Non-personal data likely to be dropped from new data law | Latest News India - Hindustan Times
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Non-personal data likely to be dropped from new data law

ByDeeksha Bhardwaj
Jun 21, 2022 07:02 AM IST

The addition of non-personal data in the law was recommended by the Joint Parliamentary Committee set up to examine the Personal Data Protection Bill, 2019.

Non-personal data, or anonymised datasets that shield the identity of an individual, are not likely to be a part of the upcoming data protection law currently being finalised by the Union ministry of electronics and information technology (MeitY), officials familiar with the matter said.

Non-personal data likely to be dropped from new data law
Non-personal data likely to be dropped from new data law

“The government has been very clear that the data protection law must not create roadblocks or breaks in development of the Indian economy,” an official said on the condition of anonymity. “The law was formulated for personal data and it is not likely to contain references to non-personal data.”

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The official added that the draft law will need a review in the post-pandemic era, and that the “government is examining and studying all the provisions.”

The addition of non-personal data in the law was recommended by the Joint Parliamentary Committee (JPC) set up to examine the Personal Data Protection Bill, 2019. It was only in December last year that the committee tabled its report, which has since been under examination by the government. Several members of Parliament argued against the final draft, stating that it provided “unbridled” exemptions for the government, which was a cause for concern.

The draft law, the official cited above said, is likely to be introduced in the monsoon session of the House.

“Expediting the personal data protection law should be the focus. Legislating non-personal data would require deeper deliberations,” said NS Nappinai, Supreme Court lawyer and founder of Cybersaathi. “Hence if indeed it’s true that the proposed draft is moving back to its original focus on personal data, and by doing so the enactment can be expedited, it would be a welcome move.”

The inclusion of non-personal data within the scope of the draft law by the parliamentary committee also meant a deviation from the original draft of the law penned by the Justice Srikrishna Committee. That set the foundation for data protection law that secures individuals’ informational privacy and autonomy.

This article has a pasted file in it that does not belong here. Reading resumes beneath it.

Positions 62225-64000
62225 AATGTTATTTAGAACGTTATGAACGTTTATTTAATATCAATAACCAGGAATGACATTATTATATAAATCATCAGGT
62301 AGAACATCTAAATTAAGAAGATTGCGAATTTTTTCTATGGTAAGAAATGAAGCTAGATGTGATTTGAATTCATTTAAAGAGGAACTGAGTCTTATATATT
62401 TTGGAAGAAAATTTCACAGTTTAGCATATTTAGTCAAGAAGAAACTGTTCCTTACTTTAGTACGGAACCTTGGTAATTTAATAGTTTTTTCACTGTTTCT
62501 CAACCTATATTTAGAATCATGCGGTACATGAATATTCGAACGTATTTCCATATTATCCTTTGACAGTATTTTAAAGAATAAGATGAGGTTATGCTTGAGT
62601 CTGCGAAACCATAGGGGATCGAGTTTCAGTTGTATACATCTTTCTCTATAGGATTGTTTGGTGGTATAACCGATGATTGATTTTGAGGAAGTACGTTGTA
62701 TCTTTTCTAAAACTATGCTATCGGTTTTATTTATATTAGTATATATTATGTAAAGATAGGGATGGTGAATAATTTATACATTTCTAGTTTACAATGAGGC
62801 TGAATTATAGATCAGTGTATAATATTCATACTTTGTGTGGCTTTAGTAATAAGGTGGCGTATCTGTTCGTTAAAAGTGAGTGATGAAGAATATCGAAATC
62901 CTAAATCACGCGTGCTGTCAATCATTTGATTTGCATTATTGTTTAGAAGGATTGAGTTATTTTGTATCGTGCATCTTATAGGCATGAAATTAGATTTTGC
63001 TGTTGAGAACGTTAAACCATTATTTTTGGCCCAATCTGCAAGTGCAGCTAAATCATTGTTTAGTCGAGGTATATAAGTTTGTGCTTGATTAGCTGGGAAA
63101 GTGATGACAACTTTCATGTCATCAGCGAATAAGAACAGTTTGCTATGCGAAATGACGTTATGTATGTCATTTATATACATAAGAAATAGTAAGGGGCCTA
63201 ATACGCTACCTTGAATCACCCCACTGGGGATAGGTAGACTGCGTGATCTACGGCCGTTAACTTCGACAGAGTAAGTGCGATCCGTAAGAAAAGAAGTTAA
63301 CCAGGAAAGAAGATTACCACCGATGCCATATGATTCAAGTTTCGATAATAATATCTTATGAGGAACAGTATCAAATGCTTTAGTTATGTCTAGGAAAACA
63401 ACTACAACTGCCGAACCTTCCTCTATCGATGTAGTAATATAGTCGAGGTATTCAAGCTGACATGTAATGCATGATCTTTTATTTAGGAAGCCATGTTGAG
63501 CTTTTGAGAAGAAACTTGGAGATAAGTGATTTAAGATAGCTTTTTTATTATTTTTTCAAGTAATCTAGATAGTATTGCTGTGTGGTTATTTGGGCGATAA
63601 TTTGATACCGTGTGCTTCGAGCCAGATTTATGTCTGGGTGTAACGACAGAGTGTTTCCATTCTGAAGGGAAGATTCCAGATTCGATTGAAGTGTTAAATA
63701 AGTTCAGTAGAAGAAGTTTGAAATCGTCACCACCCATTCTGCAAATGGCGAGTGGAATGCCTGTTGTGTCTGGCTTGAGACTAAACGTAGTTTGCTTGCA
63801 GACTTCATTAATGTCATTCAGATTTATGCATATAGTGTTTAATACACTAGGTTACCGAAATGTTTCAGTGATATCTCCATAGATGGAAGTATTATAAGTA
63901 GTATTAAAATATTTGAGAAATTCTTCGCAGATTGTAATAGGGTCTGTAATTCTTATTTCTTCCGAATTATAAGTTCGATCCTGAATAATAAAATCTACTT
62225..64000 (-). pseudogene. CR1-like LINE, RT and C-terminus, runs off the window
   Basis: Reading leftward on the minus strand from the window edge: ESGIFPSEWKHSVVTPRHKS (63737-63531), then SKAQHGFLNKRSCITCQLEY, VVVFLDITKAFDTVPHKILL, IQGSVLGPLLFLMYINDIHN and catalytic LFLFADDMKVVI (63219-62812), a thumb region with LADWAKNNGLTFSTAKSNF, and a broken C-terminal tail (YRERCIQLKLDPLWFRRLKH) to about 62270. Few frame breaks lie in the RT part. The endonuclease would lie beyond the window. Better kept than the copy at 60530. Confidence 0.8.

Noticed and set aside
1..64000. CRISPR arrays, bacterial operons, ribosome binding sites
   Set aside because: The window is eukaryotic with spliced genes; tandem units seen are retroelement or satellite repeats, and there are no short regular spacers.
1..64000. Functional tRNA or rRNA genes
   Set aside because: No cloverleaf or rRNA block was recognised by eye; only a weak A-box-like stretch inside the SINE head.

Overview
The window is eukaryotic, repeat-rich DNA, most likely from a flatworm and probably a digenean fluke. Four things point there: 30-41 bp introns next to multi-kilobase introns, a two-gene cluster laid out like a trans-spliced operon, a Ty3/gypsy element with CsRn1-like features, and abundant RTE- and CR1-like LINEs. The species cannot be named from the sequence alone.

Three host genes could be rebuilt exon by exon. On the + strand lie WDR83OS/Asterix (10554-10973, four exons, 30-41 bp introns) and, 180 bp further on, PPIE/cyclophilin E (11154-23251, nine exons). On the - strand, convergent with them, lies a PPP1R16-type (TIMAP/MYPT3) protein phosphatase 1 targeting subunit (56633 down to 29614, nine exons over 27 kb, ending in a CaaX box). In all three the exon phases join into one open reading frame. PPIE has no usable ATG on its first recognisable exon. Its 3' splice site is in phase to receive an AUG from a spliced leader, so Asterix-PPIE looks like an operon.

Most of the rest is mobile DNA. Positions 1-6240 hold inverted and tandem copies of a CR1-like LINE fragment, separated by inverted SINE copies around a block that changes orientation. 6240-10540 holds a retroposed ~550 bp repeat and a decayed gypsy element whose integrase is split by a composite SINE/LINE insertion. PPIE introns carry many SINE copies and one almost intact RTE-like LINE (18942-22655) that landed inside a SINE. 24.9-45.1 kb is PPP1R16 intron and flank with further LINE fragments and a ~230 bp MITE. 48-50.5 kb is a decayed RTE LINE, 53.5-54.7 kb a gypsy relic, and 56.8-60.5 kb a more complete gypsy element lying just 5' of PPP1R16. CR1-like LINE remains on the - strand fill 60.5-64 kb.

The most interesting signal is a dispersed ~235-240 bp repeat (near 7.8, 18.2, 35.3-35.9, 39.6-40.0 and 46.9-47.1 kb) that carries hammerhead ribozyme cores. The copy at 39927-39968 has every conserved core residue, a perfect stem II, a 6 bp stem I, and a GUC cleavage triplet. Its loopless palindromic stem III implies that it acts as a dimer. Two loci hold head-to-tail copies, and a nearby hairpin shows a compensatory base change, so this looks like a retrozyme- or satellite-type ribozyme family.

“The government may have taken decision that it is better to protect the fundamental right to privacy, declared by the Supreme Court. Adding non-personal data would have ended up creating confusion,” said a person aware of the committee’s recommendations, asking not to be named.

The parliamentary panel’s version proposed bringing non-personal data under the ambit of a Data Protection Authority that would be setup to check data-sharing, storing, securing, and accessing policies. “... we cannot keep non-personal data above or beyond the law or regulation. Instead, there should be different layers of protection or security on these two types of data. Besides, when we are creating Data Protection Authority, the Authority necessarily has to deal with all disputes pertaining to data protection, whether personal or non-personal. Thus, a larger umbrella of Data Protection Authority has been created in which non-personal data will also be governed by rules and regulations,” the committee said in its recommendations.

“There was a lot debate on whether non-personal data should be added. The panel has submitted it findings after several rounds of consultations,” said a member of the joint parliamentary committee involved in the drafting of the law, who too asked not to be named. .

Most stakeholders told the committee that non-personal data should not be included within the scope of the law.

The committee’s proposal on non-personal data was “a major change in the scope of the bill and widened the regulatory perimeter to such an extent that there is less clarity on how the regulator will effectively regulate both personal and non-personal data, how companies will comply, and how individuals will exercise the rights granted to them,” said Kazim Rizvi, founder of the tech policy think tank, The Dialogue, which was among the organisations that submitted recommendations to the committee.

He added that the purpose and genesis of the upcoming data protection legislation is to protect the informational privacy of individuals. “In contrast, the requirement to regulate non personal data stems from the objective to unlock the economic value of data to benefit citizens, businesses, and communities in India. Given these divergent purposes, housing the regulation of both data sets under one legislation’s umbrella would lead to multiple sticking points for implementation and compliance,” he explained.

The government is also working on a separate legislation to govern non-personal data. Set up by the ministry of electronics, and headed by Infosys co-founder S ‘Kris’ Gopalakrishnan, the committee is working on the regulatory structure for non-personal data and has held several rounds of stakeholder consultations.

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